As the lighting category becomes more prevalent among integrators, the ability to provide expertise in lighting design can be a major differentiator. Anybody can load up a ceiling with 400 recessed can lights and onsite arm waving, but the end results will be a lack of artistry, professional coordination, and it does a disservice to the homeowner with improper illumination.
Noted lighting designer and creator Glenn Merlin Johnson of Adaptive Design Group has developed the ADAPTIVE Method® of lighting design that identifies his trademarked eight distinct layers of lighting.
Once learned, the methodology can enable an integrator to better communicate to the client the value of quality lighting design and products coupled with integrated dimming controls. Johnson is partnering with the CEDIA channel members in offering his expertise to assist in catapulting their lighting business to the next level. Important to note, Adaptive Design Group purely practices nationally in Luxury Residential design and engineering and does not dabble in product supply or distribution.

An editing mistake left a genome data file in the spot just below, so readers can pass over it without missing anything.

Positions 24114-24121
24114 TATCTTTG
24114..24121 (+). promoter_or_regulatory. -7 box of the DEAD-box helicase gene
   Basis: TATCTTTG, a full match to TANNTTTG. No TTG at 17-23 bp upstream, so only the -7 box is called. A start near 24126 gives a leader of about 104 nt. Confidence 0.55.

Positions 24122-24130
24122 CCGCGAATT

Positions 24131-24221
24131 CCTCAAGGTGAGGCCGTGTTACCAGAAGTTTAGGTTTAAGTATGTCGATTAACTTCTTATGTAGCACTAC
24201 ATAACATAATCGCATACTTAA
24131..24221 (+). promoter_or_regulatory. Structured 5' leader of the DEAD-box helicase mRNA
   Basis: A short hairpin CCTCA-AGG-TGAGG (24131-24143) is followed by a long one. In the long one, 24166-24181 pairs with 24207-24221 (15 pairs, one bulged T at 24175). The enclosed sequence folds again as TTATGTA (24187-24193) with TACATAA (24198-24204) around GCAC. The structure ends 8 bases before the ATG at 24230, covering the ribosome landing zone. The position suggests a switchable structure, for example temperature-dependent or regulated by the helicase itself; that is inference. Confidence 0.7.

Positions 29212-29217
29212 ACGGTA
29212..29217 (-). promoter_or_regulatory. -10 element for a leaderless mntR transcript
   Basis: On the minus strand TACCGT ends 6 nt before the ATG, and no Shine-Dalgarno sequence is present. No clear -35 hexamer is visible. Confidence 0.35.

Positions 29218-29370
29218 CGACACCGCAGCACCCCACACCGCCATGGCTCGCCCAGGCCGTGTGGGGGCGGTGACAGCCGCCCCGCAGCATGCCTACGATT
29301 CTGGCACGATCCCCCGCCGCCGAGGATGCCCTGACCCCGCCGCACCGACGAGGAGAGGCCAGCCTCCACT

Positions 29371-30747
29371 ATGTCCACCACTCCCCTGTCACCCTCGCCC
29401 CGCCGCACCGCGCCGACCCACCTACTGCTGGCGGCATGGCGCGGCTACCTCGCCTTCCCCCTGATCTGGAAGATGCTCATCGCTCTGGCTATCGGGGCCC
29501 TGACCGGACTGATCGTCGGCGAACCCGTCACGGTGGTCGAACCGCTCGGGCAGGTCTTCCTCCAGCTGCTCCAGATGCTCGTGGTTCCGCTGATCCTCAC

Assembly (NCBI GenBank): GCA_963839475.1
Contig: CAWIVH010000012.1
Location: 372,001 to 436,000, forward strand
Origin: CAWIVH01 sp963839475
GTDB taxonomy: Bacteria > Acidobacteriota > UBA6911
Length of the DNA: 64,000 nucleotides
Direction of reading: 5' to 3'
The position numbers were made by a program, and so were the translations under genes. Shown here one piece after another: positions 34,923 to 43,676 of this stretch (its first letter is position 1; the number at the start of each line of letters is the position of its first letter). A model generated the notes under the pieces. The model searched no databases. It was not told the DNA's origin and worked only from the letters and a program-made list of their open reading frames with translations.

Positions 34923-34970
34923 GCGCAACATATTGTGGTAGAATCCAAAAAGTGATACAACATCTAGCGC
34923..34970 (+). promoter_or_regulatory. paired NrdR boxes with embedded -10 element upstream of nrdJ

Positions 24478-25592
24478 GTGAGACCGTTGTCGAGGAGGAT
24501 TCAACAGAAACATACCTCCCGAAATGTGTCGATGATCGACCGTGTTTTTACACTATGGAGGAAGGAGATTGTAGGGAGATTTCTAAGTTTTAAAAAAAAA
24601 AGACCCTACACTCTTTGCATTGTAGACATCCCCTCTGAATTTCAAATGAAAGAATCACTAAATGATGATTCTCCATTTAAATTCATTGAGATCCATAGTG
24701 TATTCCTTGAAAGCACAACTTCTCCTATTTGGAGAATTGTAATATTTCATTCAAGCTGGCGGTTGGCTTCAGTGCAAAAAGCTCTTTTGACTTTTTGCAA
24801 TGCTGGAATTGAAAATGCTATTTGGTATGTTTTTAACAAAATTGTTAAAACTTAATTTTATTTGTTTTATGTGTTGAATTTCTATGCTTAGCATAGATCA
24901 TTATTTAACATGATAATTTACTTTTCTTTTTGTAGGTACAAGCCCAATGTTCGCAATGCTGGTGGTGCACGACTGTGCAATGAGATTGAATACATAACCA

Johnson, whose book entitled “The Art of Illumination” has been used in 25 colleges and universities, has been providing high-end lighting design for architects, integrators and homeowners for 38 years.
“I don’t do commercial… 99% of what I do is custom residential lighting design nationwide,” he says. “Back when I wrote the book in 1998 and 1999, nobody even realized what a lighting designer was. Being a lighting designer is all about the art of illumination and being fully engaged with the latest in products and technology.”